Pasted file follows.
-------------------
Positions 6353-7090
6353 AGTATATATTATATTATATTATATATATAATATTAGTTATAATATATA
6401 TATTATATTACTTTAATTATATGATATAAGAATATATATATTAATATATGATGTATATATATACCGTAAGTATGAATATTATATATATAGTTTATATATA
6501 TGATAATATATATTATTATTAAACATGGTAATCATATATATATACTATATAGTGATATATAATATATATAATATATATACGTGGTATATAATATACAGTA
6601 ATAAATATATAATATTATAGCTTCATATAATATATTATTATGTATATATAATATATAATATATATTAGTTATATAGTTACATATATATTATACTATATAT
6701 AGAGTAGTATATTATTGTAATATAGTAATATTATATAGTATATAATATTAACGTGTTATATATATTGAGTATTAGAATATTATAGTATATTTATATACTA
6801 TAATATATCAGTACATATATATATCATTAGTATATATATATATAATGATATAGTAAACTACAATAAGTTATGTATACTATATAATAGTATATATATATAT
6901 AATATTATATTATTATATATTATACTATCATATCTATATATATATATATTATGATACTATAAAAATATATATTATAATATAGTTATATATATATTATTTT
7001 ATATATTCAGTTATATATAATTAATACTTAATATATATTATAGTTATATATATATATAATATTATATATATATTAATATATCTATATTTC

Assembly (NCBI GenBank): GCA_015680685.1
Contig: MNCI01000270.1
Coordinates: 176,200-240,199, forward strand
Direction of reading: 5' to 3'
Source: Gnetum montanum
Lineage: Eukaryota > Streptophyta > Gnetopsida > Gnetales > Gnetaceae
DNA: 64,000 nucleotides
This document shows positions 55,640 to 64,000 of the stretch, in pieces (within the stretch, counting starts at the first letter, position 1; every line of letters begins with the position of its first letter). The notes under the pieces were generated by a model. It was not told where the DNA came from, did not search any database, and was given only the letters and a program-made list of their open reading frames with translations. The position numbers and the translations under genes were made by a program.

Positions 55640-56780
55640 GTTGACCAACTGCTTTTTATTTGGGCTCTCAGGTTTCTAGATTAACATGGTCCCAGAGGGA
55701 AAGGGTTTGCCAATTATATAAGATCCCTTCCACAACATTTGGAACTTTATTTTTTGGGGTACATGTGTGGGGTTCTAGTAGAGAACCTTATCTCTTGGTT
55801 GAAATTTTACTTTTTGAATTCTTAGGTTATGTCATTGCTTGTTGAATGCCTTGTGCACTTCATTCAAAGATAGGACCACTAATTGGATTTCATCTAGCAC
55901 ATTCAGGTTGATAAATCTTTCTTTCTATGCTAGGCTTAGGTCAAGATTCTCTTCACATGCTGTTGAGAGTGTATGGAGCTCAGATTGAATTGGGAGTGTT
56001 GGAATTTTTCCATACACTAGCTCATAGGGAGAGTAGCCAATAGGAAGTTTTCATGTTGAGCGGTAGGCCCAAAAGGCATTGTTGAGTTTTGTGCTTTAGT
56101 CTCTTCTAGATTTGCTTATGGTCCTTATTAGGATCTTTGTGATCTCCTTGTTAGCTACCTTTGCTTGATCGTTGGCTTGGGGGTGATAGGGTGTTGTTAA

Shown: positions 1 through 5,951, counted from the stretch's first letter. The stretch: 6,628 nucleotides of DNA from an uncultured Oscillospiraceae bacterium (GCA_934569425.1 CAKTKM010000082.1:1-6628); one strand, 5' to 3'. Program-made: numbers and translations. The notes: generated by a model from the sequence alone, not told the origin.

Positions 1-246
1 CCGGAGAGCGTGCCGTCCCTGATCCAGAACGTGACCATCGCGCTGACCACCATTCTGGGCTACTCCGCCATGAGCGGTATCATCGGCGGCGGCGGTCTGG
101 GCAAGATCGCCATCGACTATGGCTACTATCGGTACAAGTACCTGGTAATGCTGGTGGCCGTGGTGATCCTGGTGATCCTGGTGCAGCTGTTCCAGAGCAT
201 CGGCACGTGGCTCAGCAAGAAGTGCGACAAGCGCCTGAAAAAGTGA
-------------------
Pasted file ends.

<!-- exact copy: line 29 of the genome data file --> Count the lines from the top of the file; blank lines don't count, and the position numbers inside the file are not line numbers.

201 CGGCACGTGGCTCAGCAAGAAGTGCGACAAGCGCCTGAAAAAGTGA